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Now-Shuttered Suna Gets Only Half a Star from Sietsema

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Missy Frederick is the Cities Director for Eater.

Kicking a restaurant when it's already down? Nope, just a publisher's nightmare. Turns out Tom Sietsema's searing review of Capitol Hill restaurant Suna had already gone to press by the time the restaurant announced its closing last Friday. And the verdict wasn't good: the critic awarded just half a star to Johnny Spero's tasting menu-centric restaurant above Acqua Al 2.

Both dishes, it turns out, are jokes without punch lines. The soup, in which a broth of charred ginger and leeks is poured over a soft-cooked egg and fried salsify, is dreadful the first time. Blame fell on a tepid consomme. But even a second round, with warm stock, didn't make me a fan of what goes down like canned fried onions in water. As for the salad, some of the vegetables were so cold, it was as if we were eating them straight from the tundra. Frigid temperatures and bursts of cloying sweetness from candied celery root sent the dish back to the kitchen largely untouched. Curiously, no one asked why.

There are more harsh lines to come, such as "the grains (farro and bulgar) impress me as something the fowl should have eaten," and "by my third visit, I'm tempted to ask for the bill before the tedium — er, tasting — is over." Ultimately, the critic concludes "The unfocused Suna calls to mind a pique of mine: restaurants that taste like rehearsals but charge full admission." [WaPo]

In his weekly chat, Todd Kliman has a new find for Peruvian food: Asi Es Mi Tierra in Wheaton.

The dish every table orders is the big and bountiful jalea mixta, with three portions' worth of fried mussels, calamari, shrimp to pick at; it's crowned with a heap of vinegared, thin-sliced red onions, and there's even a small dish of ceviche on the side.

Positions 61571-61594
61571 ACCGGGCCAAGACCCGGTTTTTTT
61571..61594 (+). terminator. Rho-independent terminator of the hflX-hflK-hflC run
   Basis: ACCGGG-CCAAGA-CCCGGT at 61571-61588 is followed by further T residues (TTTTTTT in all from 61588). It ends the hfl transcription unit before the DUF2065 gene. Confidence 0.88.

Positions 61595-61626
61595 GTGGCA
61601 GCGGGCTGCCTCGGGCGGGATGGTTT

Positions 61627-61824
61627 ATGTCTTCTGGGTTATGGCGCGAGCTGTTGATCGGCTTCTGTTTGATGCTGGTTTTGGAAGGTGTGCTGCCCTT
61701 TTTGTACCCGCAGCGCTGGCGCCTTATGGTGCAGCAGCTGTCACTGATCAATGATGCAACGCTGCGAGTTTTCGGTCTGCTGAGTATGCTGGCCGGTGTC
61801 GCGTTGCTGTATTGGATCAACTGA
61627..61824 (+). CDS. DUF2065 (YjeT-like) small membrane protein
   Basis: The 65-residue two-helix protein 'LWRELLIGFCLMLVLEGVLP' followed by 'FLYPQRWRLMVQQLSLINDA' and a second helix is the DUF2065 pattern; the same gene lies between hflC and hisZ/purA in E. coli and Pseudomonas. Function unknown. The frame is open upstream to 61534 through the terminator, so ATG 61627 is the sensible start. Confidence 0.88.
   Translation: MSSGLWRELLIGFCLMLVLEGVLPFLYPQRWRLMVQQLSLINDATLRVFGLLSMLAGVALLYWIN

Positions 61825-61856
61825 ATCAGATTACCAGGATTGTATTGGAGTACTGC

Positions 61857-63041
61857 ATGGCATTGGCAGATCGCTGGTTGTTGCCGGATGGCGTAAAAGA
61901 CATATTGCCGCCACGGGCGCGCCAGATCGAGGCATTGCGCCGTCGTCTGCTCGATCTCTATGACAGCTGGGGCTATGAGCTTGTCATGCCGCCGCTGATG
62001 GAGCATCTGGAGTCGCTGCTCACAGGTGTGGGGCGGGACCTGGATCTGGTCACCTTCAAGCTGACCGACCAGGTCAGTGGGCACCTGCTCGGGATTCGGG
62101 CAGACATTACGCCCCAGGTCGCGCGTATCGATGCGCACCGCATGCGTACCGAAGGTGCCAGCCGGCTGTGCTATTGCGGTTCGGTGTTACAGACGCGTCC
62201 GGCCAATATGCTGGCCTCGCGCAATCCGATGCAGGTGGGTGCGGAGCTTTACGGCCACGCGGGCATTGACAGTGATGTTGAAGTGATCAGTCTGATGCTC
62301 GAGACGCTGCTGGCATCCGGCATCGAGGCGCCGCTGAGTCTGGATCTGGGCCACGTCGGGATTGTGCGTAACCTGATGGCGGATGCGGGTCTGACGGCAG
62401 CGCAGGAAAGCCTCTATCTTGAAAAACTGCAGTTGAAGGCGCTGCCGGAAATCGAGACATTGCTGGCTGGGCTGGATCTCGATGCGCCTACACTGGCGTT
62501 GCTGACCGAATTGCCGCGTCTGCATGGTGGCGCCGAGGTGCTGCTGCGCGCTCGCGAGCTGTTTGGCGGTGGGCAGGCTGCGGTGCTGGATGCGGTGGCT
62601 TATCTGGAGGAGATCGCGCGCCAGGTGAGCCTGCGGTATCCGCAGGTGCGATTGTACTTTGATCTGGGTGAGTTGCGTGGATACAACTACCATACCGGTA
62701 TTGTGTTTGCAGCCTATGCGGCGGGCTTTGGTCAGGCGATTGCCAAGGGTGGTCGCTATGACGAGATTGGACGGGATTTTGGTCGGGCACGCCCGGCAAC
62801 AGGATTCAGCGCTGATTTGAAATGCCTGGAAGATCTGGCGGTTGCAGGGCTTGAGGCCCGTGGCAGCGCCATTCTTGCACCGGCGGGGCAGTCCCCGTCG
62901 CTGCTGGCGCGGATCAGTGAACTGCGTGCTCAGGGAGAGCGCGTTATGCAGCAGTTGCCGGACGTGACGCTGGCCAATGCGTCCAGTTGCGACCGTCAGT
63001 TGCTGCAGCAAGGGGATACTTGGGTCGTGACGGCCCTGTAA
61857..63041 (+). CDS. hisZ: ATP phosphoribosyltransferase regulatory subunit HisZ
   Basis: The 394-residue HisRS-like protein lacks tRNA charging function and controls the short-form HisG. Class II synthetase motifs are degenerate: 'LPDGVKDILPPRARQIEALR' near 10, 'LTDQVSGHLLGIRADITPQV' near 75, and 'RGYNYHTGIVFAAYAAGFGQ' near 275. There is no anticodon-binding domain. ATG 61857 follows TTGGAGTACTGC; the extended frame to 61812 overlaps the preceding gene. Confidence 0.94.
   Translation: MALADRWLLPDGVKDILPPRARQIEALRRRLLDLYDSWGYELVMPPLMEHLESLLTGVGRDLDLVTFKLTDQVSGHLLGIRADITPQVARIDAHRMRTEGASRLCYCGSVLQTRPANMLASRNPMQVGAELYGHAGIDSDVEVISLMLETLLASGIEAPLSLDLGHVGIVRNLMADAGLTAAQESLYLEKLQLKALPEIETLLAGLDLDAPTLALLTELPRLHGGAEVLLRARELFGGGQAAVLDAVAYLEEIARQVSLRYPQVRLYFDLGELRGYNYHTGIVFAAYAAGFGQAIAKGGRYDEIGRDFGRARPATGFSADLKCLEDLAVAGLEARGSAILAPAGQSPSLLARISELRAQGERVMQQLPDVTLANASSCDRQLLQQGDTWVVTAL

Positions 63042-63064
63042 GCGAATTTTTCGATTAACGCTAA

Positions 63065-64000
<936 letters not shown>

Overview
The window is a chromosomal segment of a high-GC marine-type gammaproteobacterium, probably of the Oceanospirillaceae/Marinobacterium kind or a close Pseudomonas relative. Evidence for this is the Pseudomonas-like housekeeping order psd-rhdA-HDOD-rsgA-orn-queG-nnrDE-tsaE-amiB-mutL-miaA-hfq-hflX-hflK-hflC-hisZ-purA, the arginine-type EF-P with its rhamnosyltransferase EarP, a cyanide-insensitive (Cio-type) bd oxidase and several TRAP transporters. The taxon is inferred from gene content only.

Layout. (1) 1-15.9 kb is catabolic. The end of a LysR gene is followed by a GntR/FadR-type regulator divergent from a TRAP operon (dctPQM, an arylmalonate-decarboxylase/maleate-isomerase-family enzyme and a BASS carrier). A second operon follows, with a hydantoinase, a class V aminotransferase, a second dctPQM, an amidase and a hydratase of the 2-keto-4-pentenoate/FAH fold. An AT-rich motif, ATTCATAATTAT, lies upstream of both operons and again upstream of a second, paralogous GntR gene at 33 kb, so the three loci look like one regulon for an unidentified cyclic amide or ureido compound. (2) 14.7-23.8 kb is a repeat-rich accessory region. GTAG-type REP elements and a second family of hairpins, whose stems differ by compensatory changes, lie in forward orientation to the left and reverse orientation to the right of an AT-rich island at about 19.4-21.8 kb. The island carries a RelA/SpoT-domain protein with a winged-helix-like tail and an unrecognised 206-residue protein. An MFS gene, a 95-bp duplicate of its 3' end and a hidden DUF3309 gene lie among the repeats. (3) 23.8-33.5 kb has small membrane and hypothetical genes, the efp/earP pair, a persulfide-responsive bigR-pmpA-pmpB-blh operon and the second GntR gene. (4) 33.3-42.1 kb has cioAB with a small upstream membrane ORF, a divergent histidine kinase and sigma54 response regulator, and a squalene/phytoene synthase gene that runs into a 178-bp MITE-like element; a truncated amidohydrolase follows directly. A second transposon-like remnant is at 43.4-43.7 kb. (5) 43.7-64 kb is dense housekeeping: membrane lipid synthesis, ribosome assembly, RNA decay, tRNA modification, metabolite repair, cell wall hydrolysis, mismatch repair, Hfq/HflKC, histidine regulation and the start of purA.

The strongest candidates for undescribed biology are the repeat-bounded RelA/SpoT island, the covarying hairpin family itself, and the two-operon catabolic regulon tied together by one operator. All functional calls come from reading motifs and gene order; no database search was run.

Kliman recommends diners stick with the fish and seafood dishes. [Washingtonian]

Bethesda Magazine heads to Wildwood Kitchen, where Carole Sugarman learns the restaurant's focus on healthy cuisine has been scaled back a bit, and that some dishes sing while others need work. She singles out the short ribs and pan-seared sea bream as favorites.

While Wiedmaier's latest project may not be a strict interpretation of his original plans, that's fine by me. The food is sort of Mediterranean, sometimes healthy and often very good. And the setting manages to be comfortable, elegant and neighborly all at the same time. [BM]

Sietsema's First Bite column is on Curry Mantra 2 in Falls Church. Not a whole lot is said about the food, with the focus on details like the open kitchen, valet parking and plans for expansion. There are some new dishes added to the menu, though. "The fresh draws include wispy fried spinach brightened with pomegranate seeds, tender shrimp draped with spinach puree, and chicken cooked in a paste of yogurt, cilantro and mint." [WaPo]

Tim Carman's The $20 Diner highlights Nha Trang in Eden Center, where he finds delicious grilled pork rolls and housemade noodles in Eden Center. "As we happily slurp our soups, I tell my tablemates that if Nha Trang were in one of the prime storefronts that face a parking lot here, this restaurant would be a star, the next Four Sisters of the Eden Center." [WaPo]

In Good to Go, Nevin Martell visits House of Steep in Arlington, which serves up healthier fare like rice bowls and soups in a teahouse setting. "I liked the simple yet well-executed seaweed salad, with its sesame oil and hint of heat." [WaPo]

THE BLOGS: Capital Spice likes kale salad and beef at Range...DMV Dining left Et Voila!smiling...Bitches Who Brunch give American Tap Room a B+ for brunch...New Columbia Heights accidentally spends too much on lunch at Room 11.


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Room 11

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Et Voila!

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